Britt: Usage-Based Pricing Inevitable

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Just days after announcing a potentially controversial plan to introduce usage-based pricing to its broadband product, Time Warner Cable chairman and CEO Glenn Britt said that the response from customers so far as been favorable, adding that he sees the day coming soon when broadband marketing is no longer centered on promotional pricing.
Time Warner launched a usage-based tier in sourthern Texas earlier this week that allowed lighter broadband users to shave as much as $5 per month off their bills if they agree to certain usage limits. The offering differs from the cable giant's attempts in the spring of 2009 to impose consumption-based billing, which was met with a huge outcry from consumer groups and politicians. Time Warner Cable scuttled those plans in April that year.
At the Morgan Stanley Technology, Media & Telecom conference in San Francisco Thursday, Britt said that usage-based pricing is inevitable, and if he could turn back the clock to the initial launch of broadband service several years ago, he would include some kind of consumption component. But he added the cable giant's current approach is easier to swallow.
"Nobody has to do this, it's not coercive, they can keep what they have," Britt said. "This is just if they want to save money. I think that's the right way to do it. If you watch Netflix all day, this is not for you; keep the unlimited [tier]. But there are people that don't do that and we should offer them the opportunity to save."
The Time Warner Cable chief added that the company has taken the same approach with its TV Essentials lower-cost video package, aimed at bringing affordable entertainment to consumers that simply don't have as much money as they used to.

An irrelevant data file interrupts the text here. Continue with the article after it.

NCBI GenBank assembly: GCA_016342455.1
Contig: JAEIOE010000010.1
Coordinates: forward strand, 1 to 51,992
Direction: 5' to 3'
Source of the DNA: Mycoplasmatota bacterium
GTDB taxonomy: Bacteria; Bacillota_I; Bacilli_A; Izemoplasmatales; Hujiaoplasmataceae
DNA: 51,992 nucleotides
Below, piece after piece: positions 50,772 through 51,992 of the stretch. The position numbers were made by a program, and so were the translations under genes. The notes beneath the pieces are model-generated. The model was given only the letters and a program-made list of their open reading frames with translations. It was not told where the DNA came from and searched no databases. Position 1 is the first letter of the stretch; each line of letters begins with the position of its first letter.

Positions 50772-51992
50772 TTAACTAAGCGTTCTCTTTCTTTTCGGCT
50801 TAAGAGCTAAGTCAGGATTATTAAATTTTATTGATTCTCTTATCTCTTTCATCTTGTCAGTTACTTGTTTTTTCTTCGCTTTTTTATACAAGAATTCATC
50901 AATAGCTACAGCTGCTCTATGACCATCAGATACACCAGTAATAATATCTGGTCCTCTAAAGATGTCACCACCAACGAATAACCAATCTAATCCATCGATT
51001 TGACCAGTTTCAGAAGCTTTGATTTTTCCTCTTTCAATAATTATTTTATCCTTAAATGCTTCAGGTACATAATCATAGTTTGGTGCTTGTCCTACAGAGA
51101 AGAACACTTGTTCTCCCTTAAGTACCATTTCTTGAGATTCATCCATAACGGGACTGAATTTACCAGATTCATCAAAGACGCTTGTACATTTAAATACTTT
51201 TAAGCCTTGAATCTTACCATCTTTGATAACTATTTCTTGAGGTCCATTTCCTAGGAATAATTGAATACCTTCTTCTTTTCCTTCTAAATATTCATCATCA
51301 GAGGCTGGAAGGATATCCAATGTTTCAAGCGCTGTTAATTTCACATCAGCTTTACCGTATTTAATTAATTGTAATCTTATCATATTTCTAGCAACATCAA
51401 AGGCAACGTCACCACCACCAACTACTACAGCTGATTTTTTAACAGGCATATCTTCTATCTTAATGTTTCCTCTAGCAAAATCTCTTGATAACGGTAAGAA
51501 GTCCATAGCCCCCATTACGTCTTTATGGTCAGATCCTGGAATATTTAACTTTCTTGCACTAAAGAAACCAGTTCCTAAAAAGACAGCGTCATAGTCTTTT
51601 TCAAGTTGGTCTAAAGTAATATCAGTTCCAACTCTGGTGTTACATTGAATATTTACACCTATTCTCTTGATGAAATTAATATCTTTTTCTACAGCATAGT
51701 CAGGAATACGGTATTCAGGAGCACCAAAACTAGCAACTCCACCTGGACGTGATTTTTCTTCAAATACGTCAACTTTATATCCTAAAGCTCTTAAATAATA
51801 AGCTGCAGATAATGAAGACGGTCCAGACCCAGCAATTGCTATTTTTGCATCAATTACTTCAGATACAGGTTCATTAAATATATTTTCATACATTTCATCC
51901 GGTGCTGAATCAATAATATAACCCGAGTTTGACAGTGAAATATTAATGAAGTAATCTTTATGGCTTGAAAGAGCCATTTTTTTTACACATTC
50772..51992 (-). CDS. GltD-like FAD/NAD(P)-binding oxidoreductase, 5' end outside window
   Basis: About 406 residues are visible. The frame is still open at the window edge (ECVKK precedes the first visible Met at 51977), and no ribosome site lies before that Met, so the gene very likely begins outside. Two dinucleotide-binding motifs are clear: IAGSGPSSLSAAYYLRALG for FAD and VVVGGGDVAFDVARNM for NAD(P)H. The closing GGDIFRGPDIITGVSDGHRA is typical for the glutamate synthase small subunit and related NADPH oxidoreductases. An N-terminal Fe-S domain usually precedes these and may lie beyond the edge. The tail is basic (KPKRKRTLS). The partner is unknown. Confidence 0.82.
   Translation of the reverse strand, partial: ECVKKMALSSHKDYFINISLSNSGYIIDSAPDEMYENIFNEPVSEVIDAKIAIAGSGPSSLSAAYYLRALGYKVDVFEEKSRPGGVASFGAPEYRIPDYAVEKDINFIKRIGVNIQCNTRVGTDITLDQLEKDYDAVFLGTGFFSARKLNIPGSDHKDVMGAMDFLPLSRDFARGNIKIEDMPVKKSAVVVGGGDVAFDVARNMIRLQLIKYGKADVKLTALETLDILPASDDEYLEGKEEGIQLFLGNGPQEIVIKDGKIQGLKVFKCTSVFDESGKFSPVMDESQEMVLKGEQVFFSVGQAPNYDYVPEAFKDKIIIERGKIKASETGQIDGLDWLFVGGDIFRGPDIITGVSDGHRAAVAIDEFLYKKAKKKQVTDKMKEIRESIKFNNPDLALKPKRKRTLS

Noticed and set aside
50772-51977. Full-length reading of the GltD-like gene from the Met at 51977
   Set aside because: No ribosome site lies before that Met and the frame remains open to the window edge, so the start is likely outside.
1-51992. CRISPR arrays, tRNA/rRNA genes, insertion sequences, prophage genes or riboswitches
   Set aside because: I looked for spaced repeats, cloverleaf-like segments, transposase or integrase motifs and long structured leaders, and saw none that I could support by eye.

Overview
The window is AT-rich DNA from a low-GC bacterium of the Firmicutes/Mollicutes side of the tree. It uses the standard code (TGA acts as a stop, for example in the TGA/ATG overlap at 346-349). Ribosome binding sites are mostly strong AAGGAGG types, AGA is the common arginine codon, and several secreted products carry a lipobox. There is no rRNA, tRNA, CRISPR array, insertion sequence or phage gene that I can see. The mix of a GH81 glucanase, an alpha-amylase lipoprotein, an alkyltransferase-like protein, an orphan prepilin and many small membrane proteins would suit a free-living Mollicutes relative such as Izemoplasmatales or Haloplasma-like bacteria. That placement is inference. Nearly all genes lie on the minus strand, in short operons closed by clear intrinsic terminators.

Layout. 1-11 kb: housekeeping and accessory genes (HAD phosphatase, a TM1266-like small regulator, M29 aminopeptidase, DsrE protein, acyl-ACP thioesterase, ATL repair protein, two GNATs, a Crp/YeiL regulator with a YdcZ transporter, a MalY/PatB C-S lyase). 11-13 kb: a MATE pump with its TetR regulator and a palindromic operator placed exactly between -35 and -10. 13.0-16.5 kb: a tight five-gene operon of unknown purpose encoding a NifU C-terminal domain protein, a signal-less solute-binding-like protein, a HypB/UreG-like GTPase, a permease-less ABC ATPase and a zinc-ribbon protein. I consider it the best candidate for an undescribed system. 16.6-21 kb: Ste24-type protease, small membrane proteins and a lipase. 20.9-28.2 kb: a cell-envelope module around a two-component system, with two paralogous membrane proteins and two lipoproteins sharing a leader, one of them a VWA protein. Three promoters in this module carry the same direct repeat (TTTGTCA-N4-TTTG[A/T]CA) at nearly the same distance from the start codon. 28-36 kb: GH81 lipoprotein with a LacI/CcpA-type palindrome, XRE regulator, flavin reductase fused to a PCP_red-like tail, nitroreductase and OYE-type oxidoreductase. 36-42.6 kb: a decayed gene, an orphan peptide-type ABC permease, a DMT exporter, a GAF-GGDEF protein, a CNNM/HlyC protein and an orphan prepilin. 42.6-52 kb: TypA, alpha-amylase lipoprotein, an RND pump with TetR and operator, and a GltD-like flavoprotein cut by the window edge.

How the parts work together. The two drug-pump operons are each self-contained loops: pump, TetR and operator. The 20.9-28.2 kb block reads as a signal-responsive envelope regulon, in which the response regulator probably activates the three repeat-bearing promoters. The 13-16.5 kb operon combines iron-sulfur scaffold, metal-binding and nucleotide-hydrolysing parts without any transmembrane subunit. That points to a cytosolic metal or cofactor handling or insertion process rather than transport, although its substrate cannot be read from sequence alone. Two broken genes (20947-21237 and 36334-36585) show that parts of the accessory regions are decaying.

"The response I've gotten from it is unbelievable," Britt said. "I get E-mails from strangers and people who don't even live in our footprint. Entertainment is very important to people; TV is very important, and our whole eco-system here should try to create affordability."
While the way cable companies price and package products is changing, so will the way they are marketed, he added, especially broadband.
"As this [broadband] evolves I think you're going to see people moving away from what has essentially been offer competition," Britt said. "You see all sorts of aggressive beacon offers in the markets and then the phone rings and people try to upsell. I think you're going to see more differentiation over time, both in terms of the quality of the infrastructure, in terms of branding. These are techniques that are a little bit new to these industries, but you find them in packaged goods like P&G and Colgate, where people create a brand with an image and perception is reality whether it's reality or not. I think you're going to see more of that kind of marketing in this space."

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